Electronics and information technology minister Ravi Shankar Prasad took a meeting with his senior officials on the data breach controversy involving social media platform Facebook and Cambridge Analytica (CA).
Facebook admits the data of a little over half a million Indians was compromised, after being improperly shared with CA, a London-based data mining entity.
Last Wednesday, after a Union Cabinet meeting, the prime minister had asked Prasad for suitable action in the matter, so that such things do not recur.
Sources said before deciding what to do, the government was also considering the international implications, as both entities are based abroad. “Legal opinion might be sought,” a source added.
CA is believed to have told the government that it had followed all the rules for doing surveys in this country. A source said more information will be sought from it. Facebook would soon start alerting users whose data might have been compromised. It had said 335 users from India installed an app, which had led to data of 562,120 people being compromised. Facebook has about 241 million active users in this country.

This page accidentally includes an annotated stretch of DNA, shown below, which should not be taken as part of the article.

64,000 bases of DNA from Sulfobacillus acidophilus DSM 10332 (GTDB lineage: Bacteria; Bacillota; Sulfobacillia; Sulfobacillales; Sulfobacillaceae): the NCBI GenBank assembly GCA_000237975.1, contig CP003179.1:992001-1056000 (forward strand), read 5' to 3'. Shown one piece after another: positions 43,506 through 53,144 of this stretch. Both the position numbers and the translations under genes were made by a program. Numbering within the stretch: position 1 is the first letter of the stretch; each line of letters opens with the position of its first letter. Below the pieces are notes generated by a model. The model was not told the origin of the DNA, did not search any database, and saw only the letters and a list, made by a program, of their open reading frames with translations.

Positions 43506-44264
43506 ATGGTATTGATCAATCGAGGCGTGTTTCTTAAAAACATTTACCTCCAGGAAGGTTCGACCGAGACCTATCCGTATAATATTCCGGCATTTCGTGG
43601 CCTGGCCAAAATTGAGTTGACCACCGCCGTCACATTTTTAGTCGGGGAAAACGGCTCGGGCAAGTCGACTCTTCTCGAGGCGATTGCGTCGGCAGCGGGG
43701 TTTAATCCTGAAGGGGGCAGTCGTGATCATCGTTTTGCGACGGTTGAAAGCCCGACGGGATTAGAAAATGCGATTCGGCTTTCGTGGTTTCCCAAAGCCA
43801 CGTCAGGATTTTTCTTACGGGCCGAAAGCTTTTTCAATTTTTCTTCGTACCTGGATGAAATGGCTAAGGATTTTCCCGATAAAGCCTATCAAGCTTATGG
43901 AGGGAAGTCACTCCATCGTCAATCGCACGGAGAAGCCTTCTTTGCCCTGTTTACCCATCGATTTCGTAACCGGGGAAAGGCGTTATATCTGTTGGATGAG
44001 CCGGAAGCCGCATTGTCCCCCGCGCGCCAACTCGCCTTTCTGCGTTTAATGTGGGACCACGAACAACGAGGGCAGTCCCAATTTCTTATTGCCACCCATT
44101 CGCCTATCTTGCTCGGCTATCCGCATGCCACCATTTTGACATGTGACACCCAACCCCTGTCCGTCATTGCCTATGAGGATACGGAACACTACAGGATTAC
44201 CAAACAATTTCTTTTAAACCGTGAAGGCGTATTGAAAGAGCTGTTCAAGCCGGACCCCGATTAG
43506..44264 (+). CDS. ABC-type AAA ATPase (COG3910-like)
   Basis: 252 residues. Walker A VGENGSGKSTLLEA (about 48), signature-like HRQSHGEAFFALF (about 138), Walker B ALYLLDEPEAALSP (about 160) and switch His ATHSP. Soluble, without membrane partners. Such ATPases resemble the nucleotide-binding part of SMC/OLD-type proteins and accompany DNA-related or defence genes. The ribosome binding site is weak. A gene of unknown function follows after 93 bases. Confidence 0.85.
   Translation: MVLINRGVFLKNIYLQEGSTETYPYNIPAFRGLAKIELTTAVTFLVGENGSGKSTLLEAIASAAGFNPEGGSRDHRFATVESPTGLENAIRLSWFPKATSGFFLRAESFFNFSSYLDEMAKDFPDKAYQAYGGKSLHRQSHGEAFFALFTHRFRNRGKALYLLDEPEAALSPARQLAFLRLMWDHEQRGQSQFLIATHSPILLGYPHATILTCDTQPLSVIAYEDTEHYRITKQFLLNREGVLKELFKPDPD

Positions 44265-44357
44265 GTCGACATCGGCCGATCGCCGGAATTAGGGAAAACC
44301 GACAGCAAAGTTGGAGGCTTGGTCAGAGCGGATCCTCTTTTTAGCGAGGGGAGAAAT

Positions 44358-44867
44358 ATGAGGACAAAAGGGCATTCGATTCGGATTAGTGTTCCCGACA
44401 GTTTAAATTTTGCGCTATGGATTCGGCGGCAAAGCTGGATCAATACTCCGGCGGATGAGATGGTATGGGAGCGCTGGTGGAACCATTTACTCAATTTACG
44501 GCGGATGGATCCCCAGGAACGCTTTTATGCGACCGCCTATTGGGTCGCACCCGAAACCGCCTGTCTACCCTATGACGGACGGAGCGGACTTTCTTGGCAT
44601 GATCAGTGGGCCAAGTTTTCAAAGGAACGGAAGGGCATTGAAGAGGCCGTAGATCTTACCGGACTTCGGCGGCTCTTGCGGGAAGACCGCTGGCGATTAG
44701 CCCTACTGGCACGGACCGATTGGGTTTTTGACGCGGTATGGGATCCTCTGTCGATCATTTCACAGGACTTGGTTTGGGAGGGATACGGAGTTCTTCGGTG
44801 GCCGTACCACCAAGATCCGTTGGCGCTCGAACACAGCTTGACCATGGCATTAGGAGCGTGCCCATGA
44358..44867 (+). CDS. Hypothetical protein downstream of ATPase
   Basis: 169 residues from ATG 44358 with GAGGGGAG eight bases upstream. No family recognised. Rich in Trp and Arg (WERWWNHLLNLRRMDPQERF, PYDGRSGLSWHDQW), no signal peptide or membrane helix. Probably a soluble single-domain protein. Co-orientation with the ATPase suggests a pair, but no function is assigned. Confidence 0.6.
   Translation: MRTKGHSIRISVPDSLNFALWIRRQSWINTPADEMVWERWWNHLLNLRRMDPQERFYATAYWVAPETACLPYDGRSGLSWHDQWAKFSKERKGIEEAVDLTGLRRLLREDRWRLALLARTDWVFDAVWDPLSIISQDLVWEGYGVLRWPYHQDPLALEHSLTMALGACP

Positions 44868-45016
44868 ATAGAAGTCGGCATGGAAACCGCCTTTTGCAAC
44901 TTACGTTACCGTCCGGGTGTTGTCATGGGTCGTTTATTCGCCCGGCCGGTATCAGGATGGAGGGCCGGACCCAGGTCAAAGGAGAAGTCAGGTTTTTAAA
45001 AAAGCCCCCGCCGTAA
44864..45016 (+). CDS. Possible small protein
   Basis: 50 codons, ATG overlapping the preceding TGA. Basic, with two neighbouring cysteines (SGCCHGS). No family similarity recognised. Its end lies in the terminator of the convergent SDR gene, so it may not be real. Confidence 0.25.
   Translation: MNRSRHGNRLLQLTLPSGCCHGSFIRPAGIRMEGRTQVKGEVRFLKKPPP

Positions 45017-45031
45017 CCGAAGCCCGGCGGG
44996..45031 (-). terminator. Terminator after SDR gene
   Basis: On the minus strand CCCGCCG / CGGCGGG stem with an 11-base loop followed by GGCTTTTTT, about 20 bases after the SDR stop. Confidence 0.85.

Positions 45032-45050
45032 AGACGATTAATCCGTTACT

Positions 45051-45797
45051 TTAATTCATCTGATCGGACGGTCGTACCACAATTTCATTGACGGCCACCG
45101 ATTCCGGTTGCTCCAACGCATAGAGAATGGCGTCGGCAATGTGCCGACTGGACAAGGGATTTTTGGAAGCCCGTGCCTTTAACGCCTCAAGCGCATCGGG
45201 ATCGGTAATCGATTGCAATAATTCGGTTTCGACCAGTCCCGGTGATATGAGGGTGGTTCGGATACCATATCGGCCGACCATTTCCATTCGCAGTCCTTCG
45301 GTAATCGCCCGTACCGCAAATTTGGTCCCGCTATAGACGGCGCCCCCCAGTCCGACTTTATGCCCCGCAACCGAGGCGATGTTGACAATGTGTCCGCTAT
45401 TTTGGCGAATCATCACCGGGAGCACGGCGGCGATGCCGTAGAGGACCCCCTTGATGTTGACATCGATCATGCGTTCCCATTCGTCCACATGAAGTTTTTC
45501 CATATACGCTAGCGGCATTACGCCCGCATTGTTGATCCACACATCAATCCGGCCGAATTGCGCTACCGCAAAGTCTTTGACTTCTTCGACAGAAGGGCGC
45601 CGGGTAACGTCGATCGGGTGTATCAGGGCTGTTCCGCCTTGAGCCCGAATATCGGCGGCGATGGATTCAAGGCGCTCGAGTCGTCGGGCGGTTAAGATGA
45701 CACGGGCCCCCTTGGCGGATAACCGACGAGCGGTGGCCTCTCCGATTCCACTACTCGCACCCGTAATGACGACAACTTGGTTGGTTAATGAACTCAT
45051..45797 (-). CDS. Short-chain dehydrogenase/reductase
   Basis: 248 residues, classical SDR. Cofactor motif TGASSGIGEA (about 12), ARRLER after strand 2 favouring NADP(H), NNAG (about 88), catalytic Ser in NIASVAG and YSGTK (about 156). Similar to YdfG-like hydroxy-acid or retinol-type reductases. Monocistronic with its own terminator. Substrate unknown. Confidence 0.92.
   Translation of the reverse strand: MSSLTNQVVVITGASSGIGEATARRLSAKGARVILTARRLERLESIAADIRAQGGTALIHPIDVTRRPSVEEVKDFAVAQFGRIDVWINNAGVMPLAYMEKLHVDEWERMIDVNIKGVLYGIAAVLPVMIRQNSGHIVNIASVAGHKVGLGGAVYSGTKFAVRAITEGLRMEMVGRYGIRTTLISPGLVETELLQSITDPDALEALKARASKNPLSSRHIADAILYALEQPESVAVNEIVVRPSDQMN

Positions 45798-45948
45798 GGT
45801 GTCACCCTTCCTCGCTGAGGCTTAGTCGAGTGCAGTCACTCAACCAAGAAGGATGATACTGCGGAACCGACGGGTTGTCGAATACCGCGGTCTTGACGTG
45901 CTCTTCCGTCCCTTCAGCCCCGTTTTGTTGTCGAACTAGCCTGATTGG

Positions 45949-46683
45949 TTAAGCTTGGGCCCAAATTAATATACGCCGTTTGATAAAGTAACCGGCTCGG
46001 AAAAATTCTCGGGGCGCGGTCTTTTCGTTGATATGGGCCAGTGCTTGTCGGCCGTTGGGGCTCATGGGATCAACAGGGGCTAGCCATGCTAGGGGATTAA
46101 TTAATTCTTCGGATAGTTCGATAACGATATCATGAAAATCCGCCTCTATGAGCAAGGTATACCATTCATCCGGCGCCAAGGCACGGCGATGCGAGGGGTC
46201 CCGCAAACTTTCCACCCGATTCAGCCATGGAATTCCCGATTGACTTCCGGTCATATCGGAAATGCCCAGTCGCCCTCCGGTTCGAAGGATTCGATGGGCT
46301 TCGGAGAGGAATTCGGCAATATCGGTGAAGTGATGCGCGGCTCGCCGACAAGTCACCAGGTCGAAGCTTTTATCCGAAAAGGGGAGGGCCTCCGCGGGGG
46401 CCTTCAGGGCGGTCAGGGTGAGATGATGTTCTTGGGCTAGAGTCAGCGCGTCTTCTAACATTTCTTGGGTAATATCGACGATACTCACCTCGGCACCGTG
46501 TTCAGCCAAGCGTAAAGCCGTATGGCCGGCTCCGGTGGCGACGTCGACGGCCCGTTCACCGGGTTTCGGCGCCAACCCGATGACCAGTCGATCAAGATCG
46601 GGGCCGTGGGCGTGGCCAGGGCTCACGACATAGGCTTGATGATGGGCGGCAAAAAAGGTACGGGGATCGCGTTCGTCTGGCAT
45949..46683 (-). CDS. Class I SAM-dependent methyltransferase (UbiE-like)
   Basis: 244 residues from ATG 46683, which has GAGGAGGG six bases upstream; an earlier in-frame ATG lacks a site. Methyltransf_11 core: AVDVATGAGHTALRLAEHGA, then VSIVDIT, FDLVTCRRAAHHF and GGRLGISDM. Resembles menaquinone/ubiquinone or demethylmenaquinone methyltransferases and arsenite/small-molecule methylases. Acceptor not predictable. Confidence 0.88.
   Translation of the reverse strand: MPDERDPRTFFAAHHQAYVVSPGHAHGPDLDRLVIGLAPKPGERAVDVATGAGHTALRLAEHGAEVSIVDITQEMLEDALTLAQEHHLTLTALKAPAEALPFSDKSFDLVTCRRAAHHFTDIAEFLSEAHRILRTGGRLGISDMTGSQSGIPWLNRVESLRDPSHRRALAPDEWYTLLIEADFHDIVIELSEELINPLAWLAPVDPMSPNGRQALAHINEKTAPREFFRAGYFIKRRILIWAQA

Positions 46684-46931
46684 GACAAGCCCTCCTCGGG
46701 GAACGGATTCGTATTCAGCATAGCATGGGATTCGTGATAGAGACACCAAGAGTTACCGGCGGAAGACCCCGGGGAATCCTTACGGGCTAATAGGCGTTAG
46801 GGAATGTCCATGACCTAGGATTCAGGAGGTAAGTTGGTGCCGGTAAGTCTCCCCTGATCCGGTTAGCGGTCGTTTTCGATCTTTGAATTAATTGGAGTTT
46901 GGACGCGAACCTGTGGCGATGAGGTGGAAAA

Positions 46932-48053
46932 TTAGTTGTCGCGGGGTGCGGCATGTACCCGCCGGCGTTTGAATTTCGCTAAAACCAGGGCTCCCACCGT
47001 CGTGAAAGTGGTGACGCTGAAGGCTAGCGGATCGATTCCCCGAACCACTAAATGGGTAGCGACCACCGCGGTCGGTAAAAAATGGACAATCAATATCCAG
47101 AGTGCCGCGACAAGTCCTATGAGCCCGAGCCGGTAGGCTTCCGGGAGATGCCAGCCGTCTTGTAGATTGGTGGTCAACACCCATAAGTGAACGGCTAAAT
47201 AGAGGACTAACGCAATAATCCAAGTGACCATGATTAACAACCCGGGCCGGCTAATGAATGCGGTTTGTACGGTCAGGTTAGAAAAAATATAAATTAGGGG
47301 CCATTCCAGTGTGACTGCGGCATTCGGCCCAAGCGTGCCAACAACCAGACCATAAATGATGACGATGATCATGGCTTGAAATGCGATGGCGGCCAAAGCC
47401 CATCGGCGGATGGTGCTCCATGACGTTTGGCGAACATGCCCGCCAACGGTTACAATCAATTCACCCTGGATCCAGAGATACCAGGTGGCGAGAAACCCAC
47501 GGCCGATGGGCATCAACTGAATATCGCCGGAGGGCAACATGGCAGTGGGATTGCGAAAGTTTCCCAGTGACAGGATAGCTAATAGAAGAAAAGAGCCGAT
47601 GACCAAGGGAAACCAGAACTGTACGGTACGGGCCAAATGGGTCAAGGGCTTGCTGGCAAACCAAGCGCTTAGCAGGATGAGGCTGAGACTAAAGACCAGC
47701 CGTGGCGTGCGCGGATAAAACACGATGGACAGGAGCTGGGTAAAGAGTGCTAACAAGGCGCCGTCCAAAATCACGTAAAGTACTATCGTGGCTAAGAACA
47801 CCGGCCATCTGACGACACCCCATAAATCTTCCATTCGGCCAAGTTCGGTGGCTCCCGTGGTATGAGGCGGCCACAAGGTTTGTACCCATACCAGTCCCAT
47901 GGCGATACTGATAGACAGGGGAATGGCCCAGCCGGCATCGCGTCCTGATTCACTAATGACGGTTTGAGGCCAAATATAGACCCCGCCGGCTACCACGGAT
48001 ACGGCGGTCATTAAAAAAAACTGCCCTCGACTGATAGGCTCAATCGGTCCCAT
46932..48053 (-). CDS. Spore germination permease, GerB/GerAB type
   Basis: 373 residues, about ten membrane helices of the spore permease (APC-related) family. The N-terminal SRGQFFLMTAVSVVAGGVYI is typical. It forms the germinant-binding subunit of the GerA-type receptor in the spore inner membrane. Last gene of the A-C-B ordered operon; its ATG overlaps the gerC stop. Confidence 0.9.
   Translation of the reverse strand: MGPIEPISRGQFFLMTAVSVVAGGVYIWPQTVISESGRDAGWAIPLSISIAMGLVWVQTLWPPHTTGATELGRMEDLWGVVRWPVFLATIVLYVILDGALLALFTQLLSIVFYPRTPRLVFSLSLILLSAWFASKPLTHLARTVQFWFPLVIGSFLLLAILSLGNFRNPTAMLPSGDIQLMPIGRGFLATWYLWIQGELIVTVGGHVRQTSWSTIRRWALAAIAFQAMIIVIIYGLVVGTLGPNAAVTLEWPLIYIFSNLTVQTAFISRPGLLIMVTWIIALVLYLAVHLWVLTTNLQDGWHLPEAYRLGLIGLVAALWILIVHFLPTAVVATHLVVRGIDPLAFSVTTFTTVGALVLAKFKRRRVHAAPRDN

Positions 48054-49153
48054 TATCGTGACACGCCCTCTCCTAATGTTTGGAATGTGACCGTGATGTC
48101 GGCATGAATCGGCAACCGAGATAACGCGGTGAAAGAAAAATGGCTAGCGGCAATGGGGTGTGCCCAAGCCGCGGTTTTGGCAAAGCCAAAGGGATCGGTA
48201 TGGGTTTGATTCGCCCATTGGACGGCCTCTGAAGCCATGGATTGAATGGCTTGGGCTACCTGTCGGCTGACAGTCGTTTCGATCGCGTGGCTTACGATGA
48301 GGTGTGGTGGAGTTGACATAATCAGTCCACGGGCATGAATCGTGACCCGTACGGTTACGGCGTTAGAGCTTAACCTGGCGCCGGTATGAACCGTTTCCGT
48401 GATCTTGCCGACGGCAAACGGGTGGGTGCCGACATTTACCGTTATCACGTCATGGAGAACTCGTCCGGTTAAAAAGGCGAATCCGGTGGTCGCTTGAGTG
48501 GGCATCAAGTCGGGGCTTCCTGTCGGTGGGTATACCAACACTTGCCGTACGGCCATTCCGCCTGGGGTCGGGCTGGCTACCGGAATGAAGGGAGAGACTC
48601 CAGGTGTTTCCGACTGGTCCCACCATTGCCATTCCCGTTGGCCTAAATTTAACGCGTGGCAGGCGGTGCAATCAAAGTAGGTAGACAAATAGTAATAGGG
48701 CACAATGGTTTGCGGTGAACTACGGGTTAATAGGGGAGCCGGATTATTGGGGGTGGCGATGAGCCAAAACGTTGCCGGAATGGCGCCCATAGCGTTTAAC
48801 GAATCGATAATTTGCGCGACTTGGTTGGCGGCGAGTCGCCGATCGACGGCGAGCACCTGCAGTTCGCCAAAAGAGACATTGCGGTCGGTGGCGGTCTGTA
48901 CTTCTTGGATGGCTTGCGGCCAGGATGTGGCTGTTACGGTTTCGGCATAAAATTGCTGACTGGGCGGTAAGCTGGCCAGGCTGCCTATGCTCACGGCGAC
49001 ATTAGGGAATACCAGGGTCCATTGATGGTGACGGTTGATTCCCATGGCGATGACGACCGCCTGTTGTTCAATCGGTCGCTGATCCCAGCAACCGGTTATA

Earlier, CA had sought additional time to respond on the government’s notice, seeking to know if the former was involved in misuse of data to profile Indians and influence their voting behaviour.
Prasad had, on March 21, warned Facebook to protect the data of Indian users and that if any social media entity was found to be abusing the rules to influence elections, penal action would follow.
The government later issued a notice to Facebook, asking it to reply by April 7. The minister had also told Business Standard, there was enough power under the Information Technology Act to ensure action against any company misusing data.